November 9, 2006

Don’t trust always, but first trust and then see if the person is trustworthy.

Yesterday, this gem of a wisdom transpired during a discussion I was having with a Senior Vice-President of one of India’s leading software companies. He said, “Not that I trust always, but I believe, first trust then see if the guy is trust worthy or not”. Nothing less than classic management wisdom! At that time, the gravity of his words didn’t go down my head immediately. But as I pondered over it and reflected, it dawned on me that this management wisdom is much needed in today’s world.

Trust and confidence go hand in hand. Only trust can generate confidence. When there are so many things to do requiring varying competence in so little time, delegation is the natural way out. With effective delegation, accountability and authority flows down but responsibility rests with one who delegates. This responsibility demands that work is delegated to someone who the delegating person has confidence in.

So instead of following the traditional time consuming process of first building confidence over time before trusting, use this nugget of wisdom to reverse the process. This will not only result in better use of time and talent but will also ensure that trust worthy people are found early and trust defaulters are weeded out as quickly.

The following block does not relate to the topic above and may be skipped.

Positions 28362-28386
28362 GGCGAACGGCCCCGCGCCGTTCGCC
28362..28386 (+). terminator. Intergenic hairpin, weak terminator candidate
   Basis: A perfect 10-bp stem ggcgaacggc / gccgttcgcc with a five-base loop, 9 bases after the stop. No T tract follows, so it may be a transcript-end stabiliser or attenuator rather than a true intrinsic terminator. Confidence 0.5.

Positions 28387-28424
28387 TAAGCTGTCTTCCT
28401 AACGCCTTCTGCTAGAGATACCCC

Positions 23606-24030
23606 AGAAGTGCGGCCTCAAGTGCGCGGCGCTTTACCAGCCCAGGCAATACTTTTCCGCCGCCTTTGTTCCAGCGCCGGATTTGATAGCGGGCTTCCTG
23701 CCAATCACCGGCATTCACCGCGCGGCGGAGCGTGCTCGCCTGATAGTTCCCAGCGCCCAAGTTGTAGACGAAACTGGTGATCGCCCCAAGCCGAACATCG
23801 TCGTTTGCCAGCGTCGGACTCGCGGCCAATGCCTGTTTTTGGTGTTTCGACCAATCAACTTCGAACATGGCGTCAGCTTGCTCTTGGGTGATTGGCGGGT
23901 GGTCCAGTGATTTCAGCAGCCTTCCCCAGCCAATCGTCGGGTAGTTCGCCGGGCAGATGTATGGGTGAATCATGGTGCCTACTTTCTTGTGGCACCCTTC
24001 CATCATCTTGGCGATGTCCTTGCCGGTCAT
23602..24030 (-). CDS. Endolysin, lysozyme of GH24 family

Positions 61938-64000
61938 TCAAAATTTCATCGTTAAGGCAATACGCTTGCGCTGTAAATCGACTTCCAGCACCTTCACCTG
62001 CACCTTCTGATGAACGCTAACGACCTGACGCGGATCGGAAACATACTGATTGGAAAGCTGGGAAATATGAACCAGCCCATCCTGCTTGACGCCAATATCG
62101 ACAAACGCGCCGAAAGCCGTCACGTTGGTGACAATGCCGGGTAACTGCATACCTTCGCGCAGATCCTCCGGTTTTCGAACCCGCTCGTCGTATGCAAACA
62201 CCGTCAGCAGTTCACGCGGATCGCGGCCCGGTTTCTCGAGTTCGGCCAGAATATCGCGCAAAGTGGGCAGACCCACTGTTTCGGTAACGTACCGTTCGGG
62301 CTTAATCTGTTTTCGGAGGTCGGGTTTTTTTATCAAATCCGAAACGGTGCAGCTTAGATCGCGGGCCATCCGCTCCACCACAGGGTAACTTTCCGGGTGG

This approach will also develop an excellent emotional bonding that will ensure that person who has been trusted gives his best to prove himself quickly and reinforce his trust worthiness.

But this approach is not for the chicken hearted. It takes guts to use this approach.

3 comments

  1. Rajesh Kumar // November 14, 2006 at 9:40 PM  

    I am fully with you Mayank. I have seen managers who cannot lift eyes off what their subordinates are doing. And I have seen managers who do not believe in doing so. They have such high belief in their ability to have successfully shared the organization's vision with their subordinates, and also in their subordinates' ability to grasp them. Such people are a rarity and they are the true leaders. The collective output in latter case is much more because such leaders are inspirational.I myself did not believe such people existed till I saw one of the latter kind.

  2. Anonymous // November 15, 2006 at 10:39 PM  

    Very rare...

    Managers are so risk averse that they cannot delegate work. Otherwise they (we) would have been entrepreneurs.

  3. Anonymous // November 19, 2006 at 8:01 PM  

    agreed totally! makes sense! giving everyone a benefit of doubt is always a good idea.